A gardener carefully pours water from a bucket onto the soil surrounding a young pine sapling, nurturing its growth with a gentle stream of moisture on a sunny day.
Refrain from excessively watering pine trees to prevent root rot.

Contrary to popular belief, not all pines are drought-tolerant. Baby saplings are particularly thirsty if you want them to grow quickly. A consistent supply of water will ensure your tree adds an extra two to three feet of growth every year. If the sapling is drought-stressed, it will grow slower and may become more susceptible to insects or diseases.

In the first weeks after planting, water your pine everyday or every other day. Check the soil moisture by sticking your finger in the dirt. It should feel as moist as a wrung-out sponge, or even wetter if you are growing a variety like loblolly that enjoys wet soil. After the initial planting phase, you can gradually reduce watering to once or twice per week. 

However, be careful not to over-soak your sapling. If the pine needles start turning yellow, it is a sign you are overwatering. Cut back on irrigation and let the tree dry out so it doesn’t succumb to root rot.

Mulch will help conserve moisture. Once established after the first year, most conifers do not need supplemental irrigation and can survive on only rainfall.


A line of pine saplings stretches out amidst tangled weeds and brittle twigs, their verdant promise contrasting with the desolation of their surroundings.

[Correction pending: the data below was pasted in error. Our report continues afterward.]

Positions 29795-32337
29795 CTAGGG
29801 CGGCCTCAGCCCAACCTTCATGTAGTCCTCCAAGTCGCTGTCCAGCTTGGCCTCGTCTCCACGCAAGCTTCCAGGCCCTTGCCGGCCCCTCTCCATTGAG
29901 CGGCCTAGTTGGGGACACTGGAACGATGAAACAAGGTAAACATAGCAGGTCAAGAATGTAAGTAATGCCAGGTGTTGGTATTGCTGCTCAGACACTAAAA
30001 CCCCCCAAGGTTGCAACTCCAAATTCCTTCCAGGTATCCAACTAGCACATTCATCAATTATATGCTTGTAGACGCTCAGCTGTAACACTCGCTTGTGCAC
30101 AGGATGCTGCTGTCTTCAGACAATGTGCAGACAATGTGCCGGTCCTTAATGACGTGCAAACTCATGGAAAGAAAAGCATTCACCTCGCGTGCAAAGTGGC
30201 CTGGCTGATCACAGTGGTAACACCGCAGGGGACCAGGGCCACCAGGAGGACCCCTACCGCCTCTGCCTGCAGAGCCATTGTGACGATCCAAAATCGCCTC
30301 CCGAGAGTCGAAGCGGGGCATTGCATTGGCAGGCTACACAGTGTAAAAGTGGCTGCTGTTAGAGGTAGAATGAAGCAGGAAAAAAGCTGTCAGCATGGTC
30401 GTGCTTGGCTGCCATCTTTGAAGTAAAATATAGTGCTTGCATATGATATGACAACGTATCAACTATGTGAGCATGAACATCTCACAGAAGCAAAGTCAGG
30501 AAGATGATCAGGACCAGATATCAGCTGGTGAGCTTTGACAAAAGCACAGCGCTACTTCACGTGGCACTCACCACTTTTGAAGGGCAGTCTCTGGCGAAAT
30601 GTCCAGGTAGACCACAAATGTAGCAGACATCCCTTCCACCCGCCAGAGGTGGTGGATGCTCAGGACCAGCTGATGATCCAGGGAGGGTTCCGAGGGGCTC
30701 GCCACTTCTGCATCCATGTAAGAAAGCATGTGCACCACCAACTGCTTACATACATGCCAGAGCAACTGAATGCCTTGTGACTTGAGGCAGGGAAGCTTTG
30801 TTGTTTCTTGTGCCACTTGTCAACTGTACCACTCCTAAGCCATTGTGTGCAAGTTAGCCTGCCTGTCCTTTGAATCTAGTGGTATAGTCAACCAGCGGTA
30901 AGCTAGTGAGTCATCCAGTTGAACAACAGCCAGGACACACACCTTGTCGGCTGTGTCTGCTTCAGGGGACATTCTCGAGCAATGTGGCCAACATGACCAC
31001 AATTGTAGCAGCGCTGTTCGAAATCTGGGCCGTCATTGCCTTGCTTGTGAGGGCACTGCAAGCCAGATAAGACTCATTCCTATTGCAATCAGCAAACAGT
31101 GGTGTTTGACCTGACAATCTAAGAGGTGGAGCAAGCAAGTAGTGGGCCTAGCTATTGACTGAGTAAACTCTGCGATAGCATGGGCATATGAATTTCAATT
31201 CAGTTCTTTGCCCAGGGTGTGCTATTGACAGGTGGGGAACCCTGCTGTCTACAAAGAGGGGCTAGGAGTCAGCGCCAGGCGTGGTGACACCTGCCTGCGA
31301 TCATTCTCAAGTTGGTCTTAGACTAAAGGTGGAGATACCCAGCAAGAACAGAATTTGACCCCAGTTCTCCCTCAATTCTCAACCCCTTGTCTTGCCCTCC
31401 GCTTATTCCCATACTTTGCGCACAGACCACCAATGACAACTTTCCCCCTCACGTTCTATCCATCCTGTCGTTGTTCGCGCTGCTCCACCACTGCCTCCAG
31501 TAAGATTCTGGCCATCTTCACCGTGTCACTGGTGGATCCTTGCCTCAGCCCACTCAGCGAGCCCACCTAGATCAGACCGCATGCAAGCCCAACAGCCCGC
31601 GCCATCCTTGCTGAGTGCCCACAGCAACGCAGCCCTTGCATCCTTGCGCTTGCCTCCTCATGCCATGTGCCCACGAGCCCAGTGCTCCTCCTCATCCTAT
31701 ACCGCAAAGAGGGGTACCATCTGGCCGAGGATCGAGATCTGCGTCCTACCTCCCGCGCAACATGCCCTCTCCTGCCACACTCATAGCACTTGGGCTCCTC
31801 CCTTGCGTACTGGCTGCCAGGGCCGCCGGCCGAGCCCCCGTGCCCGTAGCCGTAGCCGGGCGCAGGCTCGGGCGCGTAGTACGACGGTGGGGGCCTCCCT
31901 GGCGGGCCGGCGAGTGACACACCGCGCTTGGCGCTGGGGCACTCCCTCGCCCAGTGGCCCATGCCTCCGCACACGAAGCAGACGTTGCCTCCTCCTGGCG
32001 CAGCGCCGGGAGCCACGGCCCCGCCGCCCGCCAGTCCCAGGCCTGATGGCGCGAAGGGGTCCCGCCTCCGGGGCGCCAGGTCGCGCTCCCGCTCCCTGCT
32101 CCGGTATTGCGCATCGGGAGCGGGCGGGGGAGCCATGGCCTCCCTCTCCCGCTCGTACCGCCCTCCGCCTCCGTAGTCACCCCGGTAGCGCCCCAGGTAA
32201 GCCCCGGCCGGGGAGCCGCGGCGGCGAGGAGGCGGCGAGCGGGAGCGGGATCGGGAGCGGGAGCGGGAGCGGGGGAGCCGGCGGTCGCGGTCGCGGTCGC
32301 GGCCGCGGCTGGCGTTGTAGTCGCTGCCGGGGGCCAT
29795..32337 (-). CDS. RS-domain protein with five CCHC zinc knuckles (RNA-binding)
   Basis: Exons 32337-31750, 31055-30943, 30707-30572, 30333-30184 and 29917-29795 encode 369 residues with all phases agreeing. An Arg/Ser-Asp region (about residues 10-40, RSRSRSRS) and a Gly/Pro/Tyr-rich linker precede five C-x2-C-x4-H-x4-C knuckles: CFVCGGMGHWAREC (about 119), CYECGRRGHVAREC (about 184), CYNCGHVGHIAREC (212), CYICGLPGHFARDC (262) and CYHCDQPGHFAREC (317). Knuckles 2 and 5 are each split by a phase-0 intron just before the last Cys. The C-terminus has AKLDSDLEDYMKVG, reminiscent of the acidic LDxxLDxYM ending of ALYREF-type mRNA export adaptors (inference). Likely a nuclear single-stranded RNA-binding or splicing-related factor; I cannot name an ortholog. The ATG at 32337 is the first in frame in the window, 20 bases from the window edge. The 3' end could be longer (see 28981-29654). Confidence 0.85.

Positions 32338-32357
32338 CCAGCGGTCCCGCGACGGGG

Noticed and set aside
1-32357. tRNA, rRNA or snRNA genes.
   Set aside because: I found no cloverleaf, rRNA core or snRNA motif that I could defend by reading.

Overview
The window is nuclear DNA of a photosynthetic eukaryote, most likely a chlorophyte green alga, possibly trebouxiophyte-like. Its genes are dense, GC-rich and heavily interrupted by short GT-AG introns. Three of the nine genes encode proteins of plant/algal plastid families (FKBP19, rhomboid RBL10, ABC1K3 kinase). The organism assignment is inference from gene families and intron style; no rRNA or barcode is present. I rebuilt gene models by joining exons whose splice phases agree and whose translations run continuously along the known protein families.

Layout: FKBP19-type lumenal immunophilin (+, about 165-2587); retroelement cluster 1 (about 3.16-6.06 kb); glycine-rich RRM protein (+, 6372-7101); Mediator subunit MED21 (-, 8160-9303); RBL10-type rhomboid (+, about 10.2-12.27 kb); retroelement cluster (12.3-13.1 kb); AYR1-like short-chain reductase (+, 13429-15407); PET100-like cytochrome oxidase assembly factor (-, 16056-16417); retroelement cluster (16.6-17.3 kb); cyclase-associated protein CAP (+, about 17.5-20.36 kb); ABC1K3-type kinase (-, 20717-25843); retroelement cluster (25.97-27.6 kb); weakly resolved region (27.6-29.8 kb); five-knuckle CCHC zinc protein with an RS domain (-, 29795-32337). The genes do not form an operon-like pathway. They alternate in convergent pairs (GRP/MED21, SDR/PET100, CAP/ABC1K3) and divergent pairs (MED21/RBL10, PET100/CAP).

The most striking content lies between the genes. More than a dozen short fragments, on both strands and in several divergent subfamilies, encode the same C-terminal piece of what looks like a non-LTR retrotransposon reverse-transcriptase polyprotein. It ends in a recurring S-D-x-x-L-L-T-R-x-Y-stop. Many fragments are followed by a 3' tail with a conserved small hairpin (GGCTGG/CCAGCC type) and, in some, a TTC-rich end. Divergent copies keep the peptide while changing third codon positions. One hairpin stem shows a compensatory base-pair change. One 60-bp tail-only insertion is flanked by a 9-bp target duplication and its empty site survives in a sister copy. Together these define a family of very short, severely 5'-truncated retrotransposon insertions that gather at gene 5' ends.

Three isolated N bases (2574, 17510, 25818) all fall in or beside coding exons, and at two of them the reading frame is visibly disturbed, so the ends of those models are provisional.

Ensure proper spacing of at least 5-20 feet, depending on the species size.

Ensure that your conifer grows as quickly as possible by properly spacing the trees. Remember, these are some of the tallest trees in the world. They need plenty of space to reach their fullest potential! Larger species require at least 10-20 feet, while smaller pines can be spaced 5-15 feet apart. For a windbreak or privacy hedge, you can slightly reduce the spacing, but the pines will grow more densely and may require pruning.  

Final Thoughts

Under the right conditions, like full sun and well-drained acidic soil, most pine species will grow about one to three feet per year. Saplings can establish more quickly when they have richer soil and regular moisture. Be sure to choose a pine native to your region to enjoy the fastest, most attractive growth with less maintenance. 

conifer types. The Cedrus libani, or Cedar of Lebanon, presents dense branches adorned with evergreen needle-like leaves, which are dark green and spirally arranged, culminating in large, barrel-shaped cones.